AZBuck

  5. #5
    Join Date
    Mar 2005
    Location
    Tucson, AZ
    Posts
    9,358

    Default Addendum

    I noticed after I posted my recommendations that you were planning on visiting Joshua Tree. In that case what you can do is leave town eastbound on CA-62 and take that all the way to the Colorado River, crossing over to Parker AZ and then take AZ-95 up through Lake Havasu City (and the London Bridge of all things!) to pick up I-40 east. Getting to the Grand Canyon would involve taking AZ-64 north out of Williams to the Canyon and along the Rim Drive to Cameron, and then south on US-89 back to I-40.

    AZBuck

  6. #6
    Join Date
    Apr 2012
    Location
    Melbourne, Australia
    Posts
    6

    Default

    Hi AZ - Thank you SO much for your very valuable advice! These are exactly the types of things we're interested in doing so I'm really grateful! Definitely already a goal to get to Sun Studios, too, but otherwise all of your suggestions are unreal (and new to us!). We'll definitely invest in some good maps for the trip.

    Thank you! xx

  7. #7

    Default Lawd Have Mercy, that's a seriously Southern trip!

    Hello from North Carolina, sammyj,

    You've received some great advice from the forum thus far. I have just a bit to add:

    Your interest in roots music and your general route will put you in the midst of the homeplace of both country and bluegrass music. In southwest Virginia, the regional and statewide tourism authorities have put together a tour of sites, sights, and performance venues called "The Crooked Road", so named for the exceptionally winding path which US 58 traces from the Cumberland Plateau, across the Great Valley of Virginia, and through the Blue Ridge Mountains. The official website is www.thecrookedroad.org, and there you'll find much about the venues, the towns and villages, maps. You'll see The Crooked Road crosses and runs almost parallel to the Blue Ridge Parkway, so the traveler interested in music and old-time Scots-Irish mountain culture can easily experience both. The map shows one end of The Crooked Road is at Breaks, VA, not at all far away from Jolo, WV. That corner of VA and WV is so remote that even the Presbyterians handle snakes. You should plan on being in the southwestern VA, WV, KY border area on a Sunday, too, and spend the afternoon listening to evangelical hellfire and brimstone sermons on many of the small town AM-frequency radio stations. You'll have to bring your own beer, as many counties don't sell it on Sunday and many are entirely dry. That is, in fact, the case over much of the South.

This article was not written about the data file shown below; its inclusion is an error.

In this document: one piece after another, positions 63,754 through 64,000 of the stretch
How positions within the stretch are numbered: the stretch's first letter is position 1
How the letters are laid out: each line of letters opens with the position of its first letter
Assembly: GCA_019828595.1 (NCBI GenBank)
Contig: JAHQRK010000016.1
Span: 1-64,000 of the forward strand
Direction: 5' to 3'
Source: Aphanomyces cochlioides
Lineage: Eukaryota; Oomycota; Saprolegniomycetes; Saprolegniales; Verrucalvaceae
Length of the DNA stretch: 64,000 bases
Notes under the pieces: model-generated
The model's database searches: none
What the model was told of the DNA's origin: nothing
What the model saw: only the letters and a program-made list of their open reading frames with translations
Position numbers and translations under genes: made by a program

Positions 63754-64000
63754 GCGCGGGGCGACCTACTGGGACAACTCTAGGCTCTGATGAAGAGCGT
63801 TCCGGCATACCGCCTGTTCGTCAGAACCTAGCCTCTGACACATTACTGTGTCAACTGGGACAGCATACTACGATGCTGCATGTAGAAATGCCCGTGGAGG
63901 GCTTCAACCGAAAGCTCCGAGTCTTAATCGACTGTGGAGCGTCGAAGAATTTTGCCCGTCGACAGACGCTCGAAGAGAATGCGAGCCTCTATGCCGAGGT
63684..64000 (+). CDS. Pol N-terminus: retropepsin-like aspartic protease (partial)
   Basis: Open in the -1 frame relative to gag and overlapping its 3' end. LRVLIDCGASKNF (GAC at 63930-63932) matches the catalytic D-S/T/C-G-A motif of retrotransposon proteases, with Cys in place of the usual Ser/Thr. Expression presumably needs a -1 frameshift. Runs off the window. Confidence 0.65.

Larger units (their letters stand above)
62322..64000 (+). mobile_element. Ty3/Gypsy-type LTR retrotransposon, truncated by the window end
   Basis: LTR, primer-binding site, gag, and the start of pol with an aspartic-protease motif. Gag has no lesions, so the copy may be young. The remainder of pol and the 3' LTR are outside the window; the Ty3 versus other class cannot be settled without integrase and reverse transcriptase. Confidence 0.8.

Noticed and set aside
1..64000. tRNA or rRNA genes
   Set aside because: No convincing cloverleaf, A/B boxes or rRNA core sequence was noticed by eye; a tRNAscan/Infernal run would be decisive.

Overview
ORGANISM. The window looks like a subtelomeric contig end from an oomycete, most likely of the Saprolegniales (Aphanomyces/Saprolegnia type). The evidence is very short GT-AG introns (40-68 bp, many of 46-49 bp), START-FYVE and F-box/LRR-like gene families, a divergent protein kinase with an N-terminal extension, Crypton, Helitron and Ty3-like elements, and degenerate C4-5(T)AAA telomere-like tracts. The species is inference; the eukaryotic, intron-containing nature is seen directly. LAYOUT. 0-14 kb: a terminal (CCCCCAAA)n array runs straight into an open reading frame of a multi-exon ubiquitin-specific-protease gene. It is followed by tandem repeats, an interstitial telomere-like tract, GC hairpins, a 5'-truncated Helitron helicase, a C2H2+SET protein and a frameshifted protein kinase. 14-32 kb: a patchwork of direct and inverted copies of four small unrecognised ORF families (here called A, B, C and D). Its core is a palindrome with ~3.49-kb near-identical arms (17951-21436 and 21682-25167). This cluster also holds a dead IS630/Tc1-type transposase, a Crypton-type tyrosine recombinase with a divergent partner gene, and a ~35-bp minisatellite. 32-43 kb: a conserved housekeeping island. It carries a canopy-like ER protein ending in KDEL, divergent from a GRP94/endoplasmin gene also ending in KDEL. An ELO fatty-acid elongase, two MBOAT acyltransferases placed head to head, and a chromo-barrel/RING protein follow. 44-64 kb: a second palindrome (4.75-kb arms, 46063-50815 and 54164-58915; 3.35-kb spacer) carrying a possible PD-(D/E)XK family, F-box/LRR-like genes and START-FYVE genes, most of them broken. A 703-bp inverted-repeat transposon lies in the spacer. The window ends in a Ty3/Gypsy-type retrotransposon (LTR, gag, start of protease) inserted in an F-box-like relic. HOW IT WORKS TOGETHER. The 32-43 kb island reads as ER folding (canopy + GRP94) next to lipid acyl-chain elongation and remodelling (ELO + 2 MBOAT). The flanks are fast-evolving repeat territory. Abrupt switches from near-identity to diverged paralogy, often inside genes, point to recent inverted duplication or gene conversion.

The Crooked Road passes close by Jonesborough, TN, where old time story-telling is preserved as an art form, Erwin, TN, where in 1916 a circus elephant was executed following a deadly rampage, and it passes directly through Abingdon and Damascus, VA, highly regarded for the Barter Theater (Abingdon) and the Virginia Creeper Trail (Abingdon and Damascus). The VCT is a railroad line converted into a hiking and cycling trail, and one end of it is best known for its 17 mile, all downhill run from the crest of the Blue Ridge back down to Damascus. Riding the VCT is a great way to enjoy the mountains from the beginning of March through October. Mid-October is a particularly fine time to visit the whole of the region, as the autumn colors are normally peaking just then. There are several bicycle rental shops in Damascus and they all offer a shuttle drive to the top of the mountain. Oh, and there are two nicely restored train stations along the route--Whitetop Station and Green Cove Station, the latter made famous by one of O. Winston Link's photographs of a steam locomotive grinding slowly up the steep mountain line.